When I found out that I was going to travel to Istanbul I was so excited to be replacing the easternmost point of my travels that I happily told a friend about it, adding that the furthest to the east I’d been up until now had been Prague.
She laughed and said that Prague was to the west of Vienna, where I live, which I not only found embarrassing, as it exposed my geographic ignorance, but also quite revealing, since it became obvious to me that very moment, that borders today as ever are really more or less drawn in one’s mind, emotionally, rather than geographically on a map. Prague still evoked visions of the eastern block, the iron curtain and therefore simply had to be further east. In my head.
Regardless of the fact, that I later realized that the easternmost point of my traveling wasn’t Vienna but Helsinki, I was leaving for Istanbul, which, apart from the philosophic aspect, rendered the whole discussion more or less obsolete.
I left for Istanbul on October 27th, part of a group of Bloggers and Twitterers (aka „nerds“), led by a native of the city, who had not only organized the trip, but would also guarantee that we would get something of an insider-view as well.
After a bumpy flight, which led me to the brink of performing one of those popelike groundkissing gestures after we had landed, I was quickly hauled back to more profane levels by witnessing a perfect scheme of legal extortion. When you arrive in Istanbul you have to buy a visa. Nobody of course mentions this beforehand, so you grudgingly pay the price of 20 Euros which allows you to enter the country, wondering, if ever somebody had had the guts to say: I’m not paying! (and getting back on the flight back to wherever she had come from). I’m still of the opinion that this form of visa is nothing but a modern version of highway robbery.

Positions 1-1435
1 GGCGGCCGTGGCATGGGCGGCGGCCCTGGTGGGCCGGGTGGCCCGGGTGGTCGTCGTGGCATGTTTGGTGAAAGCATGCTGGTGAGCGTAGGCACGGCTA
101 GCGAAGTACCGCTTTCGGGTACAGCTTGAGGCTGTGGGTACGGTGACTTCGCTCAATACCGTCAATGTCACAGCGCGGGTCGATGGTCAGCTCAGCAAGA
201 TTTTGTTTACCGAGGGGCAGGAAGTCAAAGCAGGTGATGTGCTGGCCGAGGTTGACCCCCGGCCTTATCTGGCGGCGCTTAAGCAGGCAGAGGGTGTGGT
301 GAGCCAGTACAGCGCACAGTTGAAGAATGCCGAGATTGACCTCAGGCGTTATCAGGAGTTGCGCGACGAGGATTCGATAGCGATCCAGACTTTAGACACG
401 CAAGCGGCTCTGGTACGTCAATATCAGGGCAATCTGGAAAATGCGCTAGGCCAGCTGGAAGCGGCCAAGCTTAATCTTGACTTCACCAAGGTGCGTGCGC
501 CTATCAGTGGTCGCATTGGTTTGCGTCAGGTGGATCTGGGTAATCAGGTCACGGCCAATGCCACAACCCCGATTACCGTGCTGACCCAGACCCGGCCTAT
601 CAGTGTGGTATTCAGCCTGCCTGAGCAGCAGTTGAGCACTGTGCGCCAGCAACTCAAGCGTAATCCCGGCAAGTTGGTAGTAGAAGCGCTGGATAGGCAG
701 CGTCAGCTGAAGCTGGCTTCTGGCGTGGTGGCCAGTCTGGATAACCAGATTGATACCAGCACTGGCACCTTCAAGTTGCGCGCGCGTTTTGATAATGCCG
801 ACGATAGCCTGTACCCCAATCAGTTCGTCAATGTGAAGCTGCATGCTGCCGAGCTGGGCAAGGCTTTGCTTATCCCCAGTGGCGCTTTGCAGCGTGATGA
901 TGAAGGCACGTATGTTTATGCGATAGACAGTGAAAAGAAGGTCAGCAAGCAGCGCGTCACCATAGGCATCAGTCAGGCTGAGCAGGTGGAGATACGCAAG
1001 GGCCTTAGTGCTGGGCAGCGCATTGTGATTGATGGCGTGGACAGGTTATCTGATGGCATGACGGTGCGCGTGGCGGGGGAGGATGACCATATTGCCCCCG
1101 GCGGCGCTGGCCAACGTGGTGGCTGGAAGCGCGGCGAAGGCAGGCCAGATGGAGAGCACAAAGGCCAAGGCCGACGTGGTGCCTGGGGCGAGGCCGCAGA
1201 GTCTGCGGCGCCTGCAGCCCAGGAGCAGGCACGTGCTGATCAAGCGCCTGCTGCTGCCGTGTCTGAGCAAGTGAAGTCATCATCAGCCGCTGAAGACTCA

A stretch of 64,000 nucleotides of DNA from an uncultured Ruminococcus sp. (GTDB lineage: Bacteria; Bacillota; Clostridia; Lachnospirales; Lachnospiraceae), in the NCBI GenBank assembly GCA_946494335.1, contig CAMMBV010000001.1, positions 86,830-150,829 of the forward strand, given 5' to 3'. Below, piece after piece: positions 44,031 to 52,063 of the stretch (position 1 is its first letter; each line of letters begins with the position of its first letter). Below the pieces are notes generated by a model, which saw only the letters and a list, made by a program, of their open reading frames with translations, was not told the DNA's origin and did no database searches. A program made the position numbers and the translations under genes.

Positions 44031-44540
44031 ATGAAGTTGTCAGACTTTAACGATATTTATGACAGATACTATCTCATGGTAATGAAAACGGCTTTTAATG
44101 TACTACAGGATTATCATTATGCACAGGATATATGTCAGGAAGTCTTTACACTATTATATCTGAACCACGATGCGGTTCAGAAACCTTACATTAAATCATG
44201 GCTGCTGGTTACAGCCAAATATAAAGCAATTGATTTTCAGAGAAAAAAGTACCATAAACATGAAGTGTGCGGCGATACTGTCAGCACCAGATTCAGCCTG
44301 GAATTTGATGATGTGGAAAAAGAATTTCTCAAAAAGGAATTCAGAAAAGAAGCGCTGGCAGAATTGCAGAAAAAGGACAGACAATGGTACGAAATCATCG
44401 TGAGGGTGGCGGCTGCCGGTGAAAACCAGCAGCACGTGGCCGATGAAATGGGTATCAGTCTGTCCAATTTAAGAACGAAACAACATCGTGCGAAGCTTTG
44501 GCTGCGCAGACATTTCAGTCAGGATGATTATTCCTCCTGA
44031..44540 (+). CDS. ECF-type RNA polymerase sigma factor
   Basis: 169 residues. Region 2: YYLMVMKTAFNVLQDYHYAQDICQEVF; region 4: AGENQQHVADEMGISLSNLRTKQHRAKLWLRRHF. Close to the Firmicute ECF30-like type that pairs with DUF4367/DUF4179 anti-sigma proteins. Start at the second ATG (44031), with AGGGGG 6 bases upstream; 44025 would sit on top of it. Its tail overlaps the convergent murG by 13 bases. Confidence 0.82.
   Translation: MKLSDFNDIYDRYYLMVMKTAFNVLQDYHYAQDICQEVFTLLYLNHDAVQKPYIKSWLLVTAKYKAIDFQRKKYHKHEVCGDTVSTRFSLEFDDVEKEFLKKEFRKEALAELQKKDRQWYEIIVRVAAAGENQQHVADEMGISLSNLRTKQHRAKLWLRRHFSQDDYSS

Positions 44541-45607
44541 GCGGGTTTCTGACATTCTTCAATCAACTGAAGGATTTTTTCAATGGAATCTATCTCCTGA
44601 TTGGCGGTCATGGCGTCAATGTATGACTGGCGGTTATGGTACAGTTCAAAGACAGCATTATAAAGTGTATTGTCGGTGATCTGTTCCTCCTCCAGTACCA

The perfectly organized transport to the hotel, which was located in the old part of town, erased the remaining traces of resentment and after checking in, we quickly left for a first walk around the vicinity of the hotel. Excellently situated in walking distance to Hagia Sophia, Sultan Ahmed Mosque, the grand bazaar and the spice bazaar, we had our first turkish coffee (apart from the typical Cay, which is black tea, a definite must in Istanbul) and later on found ourself on our first tour through the bustling grand bazaar.
The place is indoors, as is the spice bazaar, which was a delight, because it had already begun to rain and so we spent our first afternoon wandering through the maze of lanes in the bazaar, a labyrinth of stores which offer everything one can possibly imagine, from leather to jewelry, from carpets to scarfs, from artwork to oriental kitsch.
The downside of this colorful place? Apart from the impression that the trashy by far outweighs the beautiful, if you happen to be female and without a „male guardian“, wandering the lanes can become a steeplechase, which constantly seems to be brushing on the border of outright harassment. And not answering the 20th insinuating „can I help you“ with a blunt „go fuck yourself“, can only be prevented with an extra-amount of zen-like self-discipline. Or you just leave the place quickly and head on over to the spice bazaar, where salespeople are less intrusive and which in addition offers the more interesting selection of goods. Spices, teas and more – lovely!
Day number two, unfortunately, saw horrendous amounts of rain, which would have been ok, if that day hadn’t been planned for touring most of the historic monuments in the old part of town.